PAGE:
Let's suppose that in your programming experience, you know how to make a Movie Clip draggable with the mouse, and you also know how to write a routine to make a MovieClip respond to the arrow keys and move around the stage. Let's further suppose that you've done both of those tasks many times, and you get to thinking "Wouldn't it be great if I could just write one routine for each task, and then just apply it to future Movie Clips at will?" Enter reusable Classes!

The couple of classes that we'll write together are going to be really cool, but first let's set up a package to store our first classes, and set the classpath so that Flash can find them. This is something that I didn't understand for the longest time, but also something that becomes simple once you "get it."

Packages are just directories (or folders, if you prefer) on your hard drive. Inside the directories are stored one or more class files. The reasons you might want to store classes into separate packages are (1) mostly to avoid naming conflicts, and (2) to group similar classes together.

The key to understanding the whole package thing is to set up one folder on your hard drive as a "portal" directory. At least I think of it as being a portal, or an avenue, or a route, to the folders that lie beneath it. The location of it doesn't matter, it's entirely up to you, but this directory will be designated as being in the classpath. So, go ahead and create a new folder somewhere on your hard drive, and we'll tell Flash to add it to the classpath. I chose to call mine "Classes." Feel free to use that name, or substitute one of your own, because the name doesn't matter much, as it won't be used at all in the package statements of our classes, nor the import statements of our fla files.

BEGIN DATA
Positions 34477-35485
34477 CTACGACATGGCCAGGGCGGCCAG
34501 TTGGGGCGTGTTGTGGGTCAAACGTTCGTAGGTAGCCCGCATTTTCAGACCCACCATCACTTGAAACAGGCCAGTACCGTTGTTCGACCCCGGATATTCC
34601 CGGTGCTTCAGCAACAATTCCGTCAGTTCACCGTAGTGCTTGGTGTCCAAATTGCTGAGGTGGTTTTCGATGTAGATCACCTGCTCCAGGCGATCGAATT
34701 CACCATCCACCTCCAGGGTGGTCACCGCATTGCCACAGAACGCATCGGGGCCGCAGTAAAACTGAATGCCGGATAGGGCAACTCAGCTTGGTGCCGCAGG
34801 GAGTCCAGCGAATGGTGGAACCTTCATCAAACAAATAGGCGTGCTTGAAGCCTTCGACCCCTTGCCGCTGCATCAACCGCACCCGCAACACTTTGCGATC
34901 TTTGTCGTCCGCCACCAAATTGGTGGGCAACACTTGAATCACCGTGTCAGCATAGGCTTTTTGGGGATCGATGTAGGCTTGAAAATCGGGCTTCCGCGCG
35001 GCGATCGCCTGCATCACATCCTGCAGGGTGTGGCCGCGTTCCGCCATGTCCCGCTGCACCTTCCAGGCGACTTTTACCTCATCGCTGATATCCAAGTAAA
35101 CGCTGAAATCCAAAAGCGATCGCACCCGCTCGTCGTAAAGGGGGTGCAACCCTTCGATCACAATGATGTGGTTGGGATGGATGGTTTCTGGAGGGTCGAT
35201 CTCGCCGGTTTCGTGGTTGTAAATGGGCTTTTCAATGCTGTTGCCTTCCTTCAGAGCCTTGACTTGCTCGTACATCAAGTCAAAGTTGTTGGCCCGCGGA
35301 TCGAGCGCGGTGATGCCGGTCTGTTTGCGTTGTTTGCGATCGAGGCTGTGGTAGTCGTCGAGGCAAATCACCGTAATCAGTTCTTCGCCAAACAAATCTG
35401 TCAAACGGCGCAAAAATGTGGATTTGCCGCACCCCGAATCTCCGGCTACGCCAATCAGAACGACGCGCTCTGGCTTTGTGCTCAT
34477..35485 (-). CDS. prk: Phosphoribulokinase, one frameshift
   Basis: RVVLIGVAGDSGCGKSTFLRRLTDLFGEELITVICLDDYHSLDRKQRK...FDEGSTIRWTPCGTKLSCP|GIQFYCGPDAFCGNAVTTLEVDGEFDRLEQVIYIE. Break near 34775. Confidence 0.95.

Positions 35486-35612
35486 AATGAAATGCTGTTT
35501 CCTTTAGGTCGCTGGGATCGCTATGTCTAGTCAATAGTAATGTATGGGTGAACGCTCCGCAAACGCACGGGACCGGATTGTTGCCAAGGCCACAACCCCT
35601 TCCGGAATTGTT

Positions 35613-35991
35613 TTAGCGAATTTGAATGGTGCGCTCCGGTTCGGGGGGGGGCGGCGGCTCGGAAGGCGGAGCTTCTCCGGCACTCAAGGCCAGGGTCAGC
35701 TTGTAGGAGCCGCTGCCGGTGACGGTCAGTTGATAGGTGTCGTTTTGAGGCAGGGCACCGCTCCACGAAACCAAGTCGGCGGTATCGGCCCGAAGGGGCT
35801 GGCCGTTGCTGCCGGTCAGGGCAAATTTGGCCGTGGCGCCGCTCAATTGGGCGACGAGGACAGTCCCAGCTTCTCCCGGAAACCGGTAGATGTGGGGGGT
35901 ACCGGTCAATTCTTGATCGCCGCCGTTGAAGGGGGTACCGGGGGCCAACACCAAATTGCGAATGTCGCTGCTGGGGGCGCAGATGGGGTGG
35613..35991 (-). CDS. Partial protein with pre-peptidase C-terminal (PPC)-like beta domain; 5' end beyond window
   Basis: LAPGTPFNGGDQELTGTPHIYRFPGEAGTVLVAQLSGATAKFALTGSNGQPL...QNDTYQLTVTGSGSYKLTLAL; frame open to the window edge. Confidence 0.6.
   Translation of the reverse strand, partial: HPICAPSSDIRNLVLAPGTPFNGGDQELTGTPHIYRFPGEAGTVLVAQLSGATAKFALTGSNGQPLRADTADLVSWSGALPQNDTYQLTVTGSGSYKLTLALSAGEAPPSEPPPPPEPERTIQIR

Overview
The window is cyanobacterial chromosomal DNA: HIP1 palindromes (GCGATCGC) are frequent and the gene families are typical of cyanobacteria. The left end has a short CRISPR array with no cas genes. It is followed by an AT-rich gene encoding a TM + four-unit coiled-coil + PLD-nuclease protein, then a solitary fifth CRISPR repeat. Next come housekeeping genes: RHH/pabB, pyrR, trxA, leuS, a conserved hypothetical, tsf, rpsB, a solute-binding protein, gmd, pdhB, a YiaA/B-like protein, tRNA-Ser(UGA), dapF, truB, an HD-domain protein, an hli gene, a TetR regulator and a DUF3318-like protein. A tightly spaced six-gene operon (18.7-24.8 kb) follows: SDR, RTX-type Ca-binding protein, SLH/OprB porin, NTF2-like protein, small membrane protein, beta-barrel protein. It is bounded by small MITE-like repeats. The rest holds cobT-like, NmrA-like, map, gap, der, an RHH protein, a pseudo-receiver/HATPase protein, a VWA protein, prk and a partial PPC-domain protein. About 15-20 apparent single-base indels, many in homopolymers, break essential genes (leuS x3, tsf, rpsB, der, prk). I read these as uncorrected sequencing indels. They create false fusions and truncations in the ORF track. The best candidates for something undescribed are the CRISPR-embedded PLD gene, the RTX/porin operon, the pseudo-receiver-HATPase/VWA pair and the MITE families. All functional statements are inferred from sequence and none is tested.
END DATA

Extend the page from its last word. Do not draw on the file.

There are two ways in Flash to designate a classpath. The first way is in the publish settings for the document, but this only works for one document at a time. I prefer the second way, which sets the classpath for all new documents. So, inside Flash, go to Edit, Preferences. In the Preferences dialog box, click "Actionscript" in the left pane. In the right pane, click the button that says "Actionscript 3.0 settings." In the Actionscript 3.0 Settings dialog box, click the button with the plus sign (+). Next, click the browse button (it looks like a target) so that you can browse your system to find the folder you just created. When you've located the folder, click OK on the browse dialog box. Finally, click OK on the Actionscript 3.0 dialog box, and the Preferences dialog box. Done!